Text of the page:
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Back in September, I had smoked marijuana and not long after had a reaction. Whole body became tense, then my head would snap to the side. I could talk but had to force words out. Then my right arm fused to my side and hands would curl in violently, painfully. Towards the end there was uncontrollable upward eye movements. I was aware and worried but decently calm during it. I thought it was maybe a buspirone/trileptal/welbutrin reaction re: the marijuana but saw a neurologist just in case. He said he's never heard of a marijuana interaction with my meds like that or even marijuana having that reaction in general. Told me it sounded like dystonia and to take benadryl the next time it happens. Fast forward to 6/24 (last week). I went in for knee surgery. When I woke up I was still in a bit of pain so the nurse gave me dilaudid. Now, my perception of time during this is off, but not too long after I started having the same kind of jerking sensations as described above. This time it was less violent. My back kept arching and my neck was snapping to the side. Arms twitching. I was calm about it but the staff seemed confused. They gave me ativan and after a little bit, while i was still spasming, I managed to tell them what the neurologist said and they gave me benadryl. I don't know how long it took to stop, but it did. After, in recovery 2, the anesthesiologist came up to me to see how I was doing. Asked me about buspirone and what I was taking it for. It seemed like he wanted me not to take it but didn't say it out right? I guess my question is, if anyone has had any sort of reactions like this before? I'm not entirely sure what to do with this.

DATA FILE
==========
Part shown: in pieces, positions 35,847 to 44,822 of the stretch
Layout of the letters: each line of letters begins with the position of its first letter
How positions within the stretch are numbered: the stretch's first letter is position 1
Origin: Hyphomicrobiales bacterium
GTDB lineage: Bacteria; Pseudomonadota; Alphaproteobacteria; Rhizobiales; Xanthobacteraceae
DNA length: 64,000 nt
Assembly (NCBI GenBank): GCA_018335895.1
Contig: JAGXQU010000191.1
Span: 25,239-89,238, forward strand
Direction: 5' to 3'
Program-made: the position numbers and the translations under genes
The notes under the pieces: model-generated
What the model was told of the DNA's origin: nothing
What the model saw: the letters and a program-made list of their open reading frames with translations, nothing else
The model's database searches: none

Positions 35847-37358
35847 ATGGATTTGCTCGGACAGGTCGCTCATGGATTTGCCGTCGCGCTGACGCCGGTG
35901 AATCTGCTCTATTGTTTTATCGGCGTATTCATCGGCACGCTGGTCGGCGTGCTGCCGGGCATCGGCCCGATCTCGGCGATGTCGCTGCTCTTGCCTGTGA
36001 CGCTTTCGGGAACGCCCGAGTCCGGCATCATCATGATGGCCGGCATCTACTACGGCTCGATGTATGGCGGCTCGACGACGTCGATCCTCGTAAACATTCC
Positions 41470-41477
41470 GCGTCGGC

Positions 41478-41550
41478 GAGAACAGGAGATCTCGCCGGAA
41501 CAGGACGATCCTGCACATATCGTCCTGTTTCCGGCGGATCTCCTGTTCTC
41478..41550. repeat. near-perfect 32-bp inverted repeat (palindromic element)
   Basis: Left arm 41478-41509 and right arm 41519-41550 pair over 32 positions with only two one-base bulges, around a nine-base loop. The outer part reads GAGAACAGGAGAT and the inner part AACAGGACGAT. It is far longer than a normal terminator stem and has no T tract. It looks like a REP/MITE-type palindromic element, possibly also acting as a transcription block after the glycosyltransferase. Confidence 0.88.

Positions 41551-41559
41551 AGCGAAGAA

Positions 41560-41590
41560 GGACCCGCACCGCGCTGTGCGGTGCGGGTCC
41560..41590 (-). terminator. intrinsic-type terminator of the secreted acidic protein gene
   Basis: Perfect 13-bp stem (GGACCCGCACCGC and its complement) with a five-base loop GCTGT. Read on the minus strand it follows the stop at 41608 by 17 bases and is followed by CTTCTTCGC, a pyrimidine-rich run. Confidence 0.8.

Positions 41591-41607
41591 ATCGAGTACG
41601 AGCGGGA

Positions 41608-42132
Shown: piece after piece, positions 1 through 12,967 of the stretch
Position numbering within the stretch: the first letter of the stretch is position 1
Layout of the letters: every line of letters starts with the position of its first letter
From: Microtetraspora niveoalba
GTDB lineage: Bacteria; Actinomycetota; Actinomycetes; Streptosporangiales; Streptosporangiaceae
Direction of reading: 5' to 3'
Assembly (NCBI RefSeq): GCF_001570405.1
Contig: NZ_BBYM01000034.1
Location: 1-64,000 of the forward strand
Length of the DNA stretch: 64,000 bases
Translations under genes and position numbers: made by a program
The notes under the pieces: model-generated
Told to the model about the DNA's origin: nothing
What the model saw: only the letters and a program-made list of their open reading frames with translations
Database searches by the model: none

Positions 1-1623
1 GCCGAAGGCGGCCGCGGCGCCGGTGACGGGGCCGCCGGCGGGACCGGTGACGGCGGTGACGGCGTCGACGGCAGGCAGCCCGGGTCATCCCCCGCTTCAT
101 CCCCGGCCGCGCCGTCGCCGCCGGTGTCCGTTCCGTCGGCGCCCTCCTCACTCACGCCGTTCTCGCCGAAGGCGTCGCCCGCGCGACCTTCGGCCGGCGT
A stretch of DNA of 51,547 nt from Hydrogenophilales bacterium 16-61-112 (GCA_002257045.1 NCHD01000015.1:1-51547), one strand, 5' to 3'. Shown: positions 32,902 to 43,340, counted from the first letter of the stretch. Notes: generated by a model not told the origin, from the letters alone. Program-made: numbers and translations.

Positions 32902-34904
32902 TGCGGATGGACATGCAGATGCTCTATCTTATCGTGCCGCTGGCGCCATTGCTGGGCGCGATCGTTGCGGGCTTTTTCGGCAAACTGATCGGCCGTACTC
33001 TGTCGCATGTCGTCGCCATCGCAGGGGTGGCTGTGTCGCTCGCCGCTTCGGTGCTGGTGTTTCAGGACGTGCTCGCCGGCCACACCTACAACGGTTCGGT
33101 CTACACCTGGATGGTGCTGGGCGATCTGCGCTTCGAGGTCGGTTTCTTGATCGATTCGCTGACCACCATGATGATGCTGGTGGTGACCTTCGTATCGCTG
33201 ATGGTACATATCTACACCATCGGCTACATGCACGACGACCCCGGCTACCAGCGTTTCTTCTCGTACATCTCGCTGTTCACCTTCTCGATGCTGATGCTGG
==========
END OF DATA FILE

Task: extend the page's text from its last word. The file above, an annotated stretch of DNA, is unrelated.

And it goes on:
Though I came up surrounded by close family members who struggled with various mental illnesses, I wouldn't say I had an especially traumatic or even a really remarkable childhood, apart from the sporadic, sometimes episodic fireworks Crazy can bring. On the whole I had a pretty typical middle class upbringing, for which I am grateful. My older sister served as my introduction to the mysteries and miseries of mental illness. She suffered from Bipolar Disorder, and it was clear my parents despaired at her condition. There was much acting out, at least one suicide attempt that I am aware of, multiple stays at inpatient facilities, and an ever-changing cocktail of medications throughout her teens. She tapered off meds when she planned to start a family, and has done amazingly well without them. My younger sister struggles with panic disorder and more physical ailments than anyone her young age ought to be saddled with. My mother was a survivor of child abuse, and subsequent to the passing of her father when I was about 12, she suffered a series of psychotic breaks that led to the first of several inpatient hospitalizations, and a lifetime of profound treatment resistant MDD that continues to this day. Not only did she not perpetuate the cycle of abuse she suffered but I never even knew what she'd been through until I was much older. My father never (to my knowledge) sought treatment for any mental illness, and tended towards stoicism and emotional opaqueness. I suspect however that he suffered (or even suffers still) from depression -- at the very least. HIs siblings suffered from myriad mental maladies. His upbringing was somewhat of a mystery to me, as what remained of his immediate family were separated by geography. I believe he too was a survivor of child abuse, based on what I've gleaned from anecdotes. My older brother was a bit of a black sheep, and when youthful indiscretions of the self-medicating type became too much for my well-meaning folks to handle he was given an ultimatum and joined the armed services. He was stationed in South Korea, and I gather his self-medicating ways came along for the ride. Upon returning stateside he had a hard time reintegrating, finding stable work, and had to rely on the support of his family more than I think he would have liked. He was a very emotional person, and felt things very deeply. I imagine if I would have asked him for one word to describe himself he might have chosen "failure". That's certainly not how I would have described him, but he was the type of person for whom every setback might have seemed like the universe pointing a spindly celestial finger at the tip of his nose and proclaiming FUCK. YOU. By the time my brother killed himself with the sputtering exhaust of the sparkly brown hatchback my mother had given him, I was living my own kind of Crazy. Today, I find myself at a strange cross roads. I am happily married. Successful, especially considering I never finished college. I have more than my fair share of material possessions. I have family and friends whom I love, and who love me. As much as I curse those who use the phrase, I'm Blessed. And yet, I can't recall a time I felt more lost. You see, growing up as an insatiably curious child in a household surrounded by Crazy, and where both parents worked in the medical field. So I didn't just *live* with Crazy, I, in a sense, *studied* it. Psychology. Anatomy. Psychiatry. Biology. Pharmacology. And most especially *Psychopharmacology*. I was never under the illusion that reading medical texts would make me a doctor any more than reading cookbooks would make me a chef. But I found, and still find the subject phenomenally interesting. In the late 80's and early 90's before webforums, TV drug adverts, wikipedia, etc., it seemed physicians expected laypeople to know almost nothing about medicine, so much so, that if you knew even a little, and went in with talking points memorized, you were going to leave with whatever it was you came for (within reason). Maybe it's always been that way. But I certainly felt clever, and in retrospect maybe a part of the burgeoning vanguard that changed how pharmaceuticals are consumed. Modern medicine is so unabashedly, brazenly consumer driven, I doubt any clinician bats an eye when patients come in and know exactly what their diagnosis is, the name brand and dosage of the drug they want, and oh by the way I've already printed off my own coupon that makes my copay 3 dollars until the drug goes off patent in 2030. But back to my personal tale of medico-consumerism. 22 years ago, at about 14 years of age, I self-diagnosed myself with depression. PART II To Follow Later